As our children thrive and grow from babyhood to toddlers to independent little people, like any of us they too will naturally form habits, whether that is thumb-sucking, hair twisting or nail-biting! Likewise, as parents, we can often be unaware of the little worries they have. Growing up can be hard work sometimes, and this is often when our children express these worries in different ways, like nail-biting. More often than not it’s an unconscious habit that children develop as a means of distracting or relaxing themselves, and it’s not something to worry about - it will subside in time; however, if you feel that it’s got to that point of sore fingers, or if you or your child want to simply break the habit, there are some subtle ways of giving them that helping hand.
More often than not our children don’t even realise they are biting their nails, so trying to negotiate consequences is one approach to stay clear of. Dr Eleanor Galvin of Rosemount Family Doctors would say that “ordinary common nail-biting is of no serious harm. It is rare in children under three, but 30% of older children and over 70% of teenagers nail-bite. It is generally not caused by any serious underlying causes like anxiety or stress but is generally done out of habit or boredom.”
Although you can chat to your child about ways of helping them to stop, what we want to avoid is drawing negative attention to it. Stay positive, and encourage them to stop. Praise them for not biting their nails. As long as they are not hurting themselves, encourage keeping the nails short and clean so there’s not too much temptation!
Tune into their behaviour
When a parent notices a habit forming or a behaviour that’s out of character, we naturally seek a solution to stopping it. If your child is biting their nails because it’s their way of coping when worried, or something new has happened in their little life like moving house, starting school or a new sibling arriving home – it’s a good start when we can identify what might be triggering them. From there, we can acknowledge feelings and chat about what those worries might be. We know, like many habits for both children and adults, they will break over time – with a little understanding and your child on board too, this is often the way to go. For children who really enjoy story books, The Berenstain Bears and the Bad Habit by Stan Berenstain dips into breaking the habit of nail-biting and is a gentle read for smaller children. For the older child, What to Do When Bad Habits Take Hold: A Kid's Guide to Overcoming Nail Biting and More by Dawn Heubner is more solution-focused and works when read with their parent.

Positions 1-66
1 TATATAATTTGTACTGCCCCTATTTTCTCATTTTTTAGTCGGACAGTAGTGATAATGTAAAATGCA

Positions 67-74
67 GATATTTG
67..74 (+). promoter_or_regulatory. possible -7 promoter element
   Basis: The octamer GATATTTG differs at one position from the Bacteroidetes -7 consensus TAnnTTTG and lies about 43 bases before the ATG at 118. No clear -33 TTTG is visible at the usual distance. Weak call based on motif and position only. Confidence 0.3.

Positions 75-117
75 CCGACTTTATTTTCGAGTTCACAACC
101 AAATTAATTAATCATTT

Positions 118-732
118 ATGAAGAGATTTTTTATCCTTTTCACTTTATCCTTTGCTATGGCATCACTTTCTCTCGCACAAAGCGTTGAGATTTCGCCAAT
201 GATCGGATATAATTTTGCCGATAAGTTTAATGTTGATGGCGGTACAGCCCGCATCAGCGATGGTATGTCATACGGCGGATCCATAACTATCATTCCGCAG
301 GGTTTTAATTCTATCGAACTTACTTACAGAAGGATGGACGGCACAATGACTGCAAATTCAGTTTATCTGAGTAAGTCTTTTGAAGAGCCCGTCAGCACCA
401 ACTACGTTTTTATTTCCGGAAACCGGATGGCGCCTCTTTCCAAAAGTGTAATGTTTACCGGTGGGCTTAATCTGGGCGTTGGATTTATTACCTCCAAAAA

Make a plan
If your child is content in changing their habit of nail-biting, the next step is to decide on solutions together. Look closely at when your child bites his/her nails; encourage them to be aware so the next time they can try out that something new. Often, agreeing on a subtle gesture or word to remind them of this can really help without drawing too much attention or ‘niggling’ at him.
Help your child to learn new responses when he feels like biting his nails - give him a fidget toy like a hair bobbin or soft putty, particularly during times when they are winding down or on car journeys. The key is finding something that will work for your child.
Make sure he gets out and about to play. Often, burning off that energy can release any worries he may have as well as getting lots of fresh air.
If your child enjoys table-top activities then play dough, mixing cornflour with water to create a gooey mixture to play with, arts and crafts or baking are great ways to keep hands busy and encourage distraction and relaxation.
Dr Galvin explains for the parent to “encourage your child to love their nails, treat their fingers as ten little friends. Name them if it helps. We don't bite our friends. If it is one finger in particular they bite, put a band-aid over it to remind them to stop. Children are like fabulous little mimics - they love imitating us - they wear our shoes, they try on our lipstick. Remember; if you are a parent who bites their nails, they may be imitating you!”
What’s important when encouraging this change in habit is explaining that everybody is different and what works for some may not work for others. But remember; it’s such a positive feeling for your child to know you are on their side. Like many parenting issues, positive attention, persistence, patience and perseverance will get your child closer to achieving their goal of breaking habits for the good!
If you feel at any point that you need additional advice and support, always talk to your G.P. or public health nurse for an alternative service.